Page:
The Sensualist & the Untouched

By: Susan Laine

CHAPTER 1





“I’M THIRTY-THREE, and I’m a frigid virgin.”

For admitting that wretched truth out loud, Corey didn’t expect any prizes, but dammit, some acknowledgment would have been nice. But the curvaceous brunette in the tight burgundy business dress and black high heels expressed no emotions on her subtly made-up face.

Then again, Adelaide Kingsley was a renowned psychologist of the rich and famous, trained to maintain a neutral facade, to show no startled reactions. Or maybe some other adult virgin had already shocked her with their tale of woe, Corey mused sardonically.

“You feel these are a problem for you, Mr. Paige?” she asked with a flat voice.

Corey shrugged, feigning indifference while looking out the skyscraper window, where the Manhattan skyline was cast under an iron-colored, cloudy sky. “Isn’t determining that your job?”

“You pointed out three things,” she remarked, scribbling into the iPad on her lap. To Corey she looked far too overtly sexy to be a professional. Yet, she had been recommended to him. A psychologist who specialized in sex disorders. Apparently, lifelong celibacy was among them. “Your age, your physiological condition, and your sexual inexperience.”

Since she added nothing else, Corey assumed reasonably that Adelaide was expecting him to fill in the blanks. He sighed. “I’m not over the hill yet. I’m still young. That’s fine.”

Adelaide quirked a smile. “Go on.” She was a tough nut to crack. Corey couldn’t read her very well, just a hint here and there, uncertain and rife with multiple interpretations.

Corey resisted the urge to roll his eyes or grit his teeth. “I’ve never been diagnosed as frigid. But I know I am.” Adelaide cocked her head, always waiting it seemed. Corey stared out the window, where the glass was gathering droplets and wet striations from the drizzle that had begun. “When I look at people, I… I feel nothing. Not for women, not for men.” He huffed out, angry. “And no, not for kids, farmyard animals, or corpses, either.”

Adelaide wrote on her high-tech notebook, her gaze quickly reverting back to her client. “I’m glad to hear that.”

“Why? Wouldn’t sexual perversions be right up your alley? Your bread and butter, so to speak?” Corey knew he was being pissy, but he didn’t care. He didn’t want to be here—yet he knew he needed to be. For nearly twenty years now, he should have been accumulating a vast array of sexual experiences like everyone else, but… he had none. Not a single kiss, not even a hug. A few pats on the back didn’t qualify.

And that did piss him off, so he should probably apologize to the woman trying to help him.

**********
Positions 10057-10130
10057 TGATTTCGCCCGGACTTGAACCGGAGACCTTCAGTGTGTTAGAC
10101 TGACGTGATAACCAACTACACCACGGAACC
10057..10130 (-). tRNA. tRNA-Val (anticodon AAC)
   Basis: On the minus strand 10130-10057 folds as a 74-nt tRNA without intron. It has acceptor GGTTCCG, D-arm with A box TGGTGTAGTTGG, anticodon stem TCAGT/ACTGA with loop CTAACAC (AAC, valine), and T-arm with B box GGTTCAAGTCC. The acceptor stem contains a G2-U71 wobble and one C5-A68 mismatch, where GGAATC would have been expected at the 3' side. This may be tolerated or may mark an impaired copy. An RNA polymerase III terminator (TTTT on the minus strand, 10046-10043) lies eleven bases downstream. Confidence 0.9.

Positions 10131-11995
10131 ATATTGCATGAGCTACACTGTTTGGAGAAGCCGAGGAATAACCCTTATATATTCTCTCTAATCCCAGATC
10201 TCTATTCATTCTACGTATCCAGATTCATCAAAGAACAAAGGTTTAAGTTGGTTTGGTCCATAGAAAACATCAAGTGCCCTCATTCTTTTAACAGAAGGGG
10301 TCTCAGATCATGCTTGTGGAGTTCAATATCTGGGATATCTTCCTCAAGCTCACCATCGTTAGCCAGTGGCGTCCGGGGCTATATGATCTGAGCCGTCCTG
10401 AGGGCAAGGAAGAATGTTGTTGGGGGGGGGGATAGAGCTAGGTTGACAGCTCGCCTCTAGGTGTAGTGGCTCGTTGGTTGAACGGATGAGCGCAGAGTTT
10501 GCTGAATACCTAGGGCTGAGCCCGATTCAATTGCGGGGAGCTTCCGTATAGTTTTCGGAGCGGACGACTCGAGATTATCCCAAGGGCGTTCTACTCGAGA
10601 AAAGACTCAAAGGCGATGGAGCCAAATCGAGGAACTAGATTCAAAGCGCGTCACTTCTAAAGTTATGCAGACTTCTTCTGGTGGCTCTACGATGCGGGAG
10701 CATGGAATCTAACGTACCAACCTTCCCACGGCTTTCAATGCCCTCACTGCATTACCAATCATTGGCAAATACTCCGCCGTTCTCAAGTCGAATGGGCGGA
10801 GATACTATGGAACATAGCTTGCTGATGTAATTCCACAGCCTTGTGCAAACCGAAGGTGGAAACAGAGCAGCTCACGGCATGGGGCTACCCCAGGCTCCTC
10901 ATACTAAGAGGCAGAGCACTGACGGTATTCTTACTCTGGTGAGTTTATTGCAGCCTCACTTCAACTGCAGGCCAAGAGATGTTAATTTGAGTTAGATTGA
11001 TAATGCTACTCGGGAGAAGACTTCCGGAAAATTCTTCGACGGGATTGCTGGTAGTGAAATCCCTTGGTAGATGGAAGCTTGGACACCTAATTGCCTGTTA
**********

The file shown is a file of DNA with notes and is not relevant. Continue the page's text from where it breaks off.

But she spoke first, calm as ever. “Tell me about your frigidity, Mr. Paige.”

Corey closed his eyes briefly, inhaling. “I’m logically aware that you, for example, are a beautiful woman. But I feel nothing when I look at you. It’s as if… you’re made of paper, two-dimensional, with no depth at all. You barely register as human to me.”

“Please, go on.” Her look was focused, pensive, even a bit intense.

Looks like I got her attention now. “It’s the same with everyone. And no, it’s not just about being able to read signals and interpret another’s attention or attraction. I can see the signs in others. Sometimes even directed at me. But… I feel nothing for them. I don’t want to know them, I don’t want to kiss them, touch them, be naked with them. None of that.”

Adelaide remained quiet for a time, as if scrutinizing him. He feared what kind of mental illness she would diagnose. Suddenly she smiled softly. “I imagine there have been quite a few different diagnoses on the table with other doctors.”

Corey scoffed. “Lucky guess.”

She chuckled in response. “Well, right off the bat I’m ruling out dissociative identity disorders.”

Corey let out a sigh from somewhere deep inside him. He’d never had memory lapses or suffered major emotional trauma. Hearing the confirmation by a specialist was comforting.

“I was, however, considering schizoid personality disorder,” she went on. “This is characterized by disinterest in social relationships.” Corey swallowed nervously. “A person with this disorder is socially and emotionally distant, fearful of close interactions with other people, has a limited range of emotional expression, and his thinking process is distorted, all of which is apparent in speech and behavior.” She offered a reassuring smile. “And these qualities I have not observed in you. You have excellent social skills and mature use of speech patterns, and you express your emotions freely, such as your nervousness right now. You do not fear relationships as much as you claim you feel nothing.”

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